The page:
Factory Obscura Discusses with OK City Council about Offers to Buy or Lease Norman Property
Factory Obscura, a for-profit company met with the Oklahoma City Council to study the details of its proposal to buy or lease a row of offices in Norman City. The property located about 20 miles south of downtown Oklahoma is owned by OK City. It is currently being eyed by Factory Obscura as the new site for a forthcoming interactive art gallery.
During the session last Tuesday, Mayor Breea Clark asked the three co-founders of the company whether they prefer to purchase the property or lease it for long term. As it is, the city councilors are leaning on a long term lease but is also considering outright purchase provided the purchase agreement includes a buy-back clause. The clause will give Oklahoma City priority to buy the property before entertaining offers of other buyers, if and when the art company decides to sell the Norman City property.
Factory Obscura co-founder Laurant Massenat said that while they prefer a purchase deal, they are not discounting the possibility of agreeing to a long term lease.
Some Concerns Raised by the OK City Council
Some OK City Councilors asked about Factory Obscura’s business model and of its goals in relation to its expansion in Norman. Lee Hall, OK City’s Ward 4 councilor, specifically voiced concerns raised by local artists —- that the art company would compete with Norman City’s struggling artists in vying for opportunities and in applying for grant money.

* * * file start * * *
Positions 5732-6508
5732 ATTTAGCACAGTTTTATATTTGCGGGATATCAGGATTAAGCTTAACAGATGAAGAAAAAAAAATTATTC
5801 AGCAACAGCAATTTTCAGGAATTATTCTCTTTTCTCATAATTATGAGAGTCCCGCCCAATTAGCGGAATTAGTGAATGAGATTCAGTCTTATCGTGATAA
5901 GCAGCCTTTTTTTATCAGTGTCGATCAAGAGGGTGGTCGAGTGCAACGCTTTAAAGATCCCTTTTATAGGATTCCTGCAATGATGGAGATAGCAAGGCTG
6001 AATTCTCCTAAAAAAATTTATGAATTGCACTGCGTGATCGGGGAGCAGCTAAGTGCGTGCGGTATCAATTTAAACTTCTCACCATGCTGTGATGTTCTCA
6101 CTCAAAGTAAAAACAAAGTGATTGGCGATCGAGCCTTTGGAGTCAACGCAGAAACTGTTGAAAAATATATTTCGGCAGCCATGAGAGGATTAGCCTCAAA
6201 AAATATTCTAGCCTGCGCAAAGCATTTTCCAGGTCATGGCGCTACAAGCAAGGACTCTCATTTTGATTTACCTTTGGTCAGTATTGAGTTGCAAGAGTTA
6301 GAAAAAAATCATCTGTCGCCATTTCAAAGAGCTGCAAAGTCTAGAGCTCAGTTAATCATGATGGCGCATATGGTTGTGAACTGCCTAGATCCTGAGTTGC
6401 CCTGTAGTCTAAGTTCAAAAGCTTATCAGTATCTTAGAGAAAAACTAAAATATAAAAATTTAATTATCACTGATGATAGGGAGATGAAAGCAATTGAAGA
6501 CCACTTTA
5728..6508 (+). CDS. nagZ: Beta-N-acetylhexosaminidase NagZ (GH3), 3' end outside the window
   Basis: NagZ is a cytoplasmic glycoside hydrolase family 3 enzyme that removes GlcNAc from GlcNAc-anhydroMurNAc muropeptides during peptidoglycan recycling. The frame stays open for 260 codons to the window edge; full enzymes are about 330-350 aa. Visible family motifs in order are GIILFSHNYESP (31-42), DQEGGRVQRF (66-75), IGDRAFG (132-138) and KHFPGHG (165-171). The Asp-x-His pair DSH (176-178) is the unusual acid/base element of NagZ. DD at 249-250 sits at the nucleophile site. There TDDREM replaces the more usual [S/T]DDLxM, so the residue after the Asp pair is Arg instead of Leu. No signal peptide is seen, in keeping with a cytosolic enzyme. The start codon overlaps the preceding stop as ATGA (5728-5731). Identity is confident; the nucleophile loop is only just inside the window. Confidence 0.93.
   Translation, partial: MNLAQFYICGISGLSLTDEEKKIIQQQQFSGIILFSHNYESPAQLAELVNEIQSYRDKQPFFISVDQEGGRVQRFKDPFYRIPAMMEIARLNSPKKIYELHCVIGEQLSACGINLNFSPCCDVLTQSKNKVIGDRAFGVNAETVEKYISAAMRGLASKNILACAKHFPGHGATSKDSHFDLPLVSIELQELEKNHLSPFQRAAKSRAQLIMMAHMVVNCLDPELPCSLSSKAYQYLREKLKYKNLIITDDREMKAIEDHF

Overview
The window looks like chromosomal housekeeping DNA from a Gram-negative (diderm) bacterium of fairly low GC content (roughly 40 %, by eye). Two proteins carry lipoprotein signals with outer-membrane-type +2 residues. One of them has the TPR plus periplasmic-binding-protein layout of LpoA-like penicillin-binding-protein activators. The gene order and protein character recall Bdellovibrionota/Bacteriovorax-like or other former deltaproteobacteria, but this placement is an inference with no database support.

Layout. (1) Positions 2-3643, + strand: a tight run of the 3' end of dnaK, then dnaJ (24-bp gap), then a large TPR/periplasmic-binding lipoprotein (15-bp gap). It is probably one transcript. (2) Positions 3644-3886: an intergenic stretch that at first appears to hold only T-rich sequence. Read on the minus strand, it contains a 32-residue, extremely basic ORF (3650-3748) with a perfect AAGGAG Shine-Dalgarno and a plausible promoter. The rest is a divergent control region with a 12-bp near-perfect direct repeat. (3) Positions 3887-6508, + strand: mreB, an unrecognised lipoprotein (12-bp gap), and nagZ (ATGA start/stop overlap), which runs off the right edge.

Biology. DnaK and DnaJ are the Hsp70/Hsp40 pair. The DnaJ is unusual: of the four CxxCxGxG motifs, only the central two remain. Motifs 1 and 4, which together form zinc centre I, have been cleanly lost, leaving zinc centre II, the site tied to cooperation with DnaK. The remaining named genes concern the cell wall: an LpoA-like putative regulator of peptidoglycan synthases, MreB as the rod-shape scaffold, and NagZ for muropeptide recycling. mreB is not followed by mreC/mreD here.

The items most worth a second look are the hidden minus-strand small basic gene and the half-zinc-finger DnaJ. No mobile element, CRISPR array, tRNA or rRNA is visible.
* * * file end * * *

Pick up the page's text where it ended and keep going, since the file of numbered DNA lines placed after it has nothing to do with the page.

Co-founder Kelsey Karper explained that the interactive art gallery intends to temporarily exhibit immersive and interactive collectibles for profit but with a goal to share a portion of the company’s profits to Norman City’s non-profit art community.
Keppler added that their mission is to make the pie larger for all artists by creating new opportunities and providing additional resources; adding that their goal will be the same for Norman City.
Co-founder Laura Phillips also gave assurance that Factory Obscura will not compete in vying for art grants and that they also intend to hire Norman City residents.
In providing a clearer picture about their plans, the three founders mentioned that they anticipate hiring up to 70 new employees in accordance with the anticipated annual traffic and success of its commitment to act as resource for Oklahoma’s local artists.
According to the Factory Obscura website, there are currently, 30 Oklahoma City artists who contribute to Factory Obscura’s art exhibits.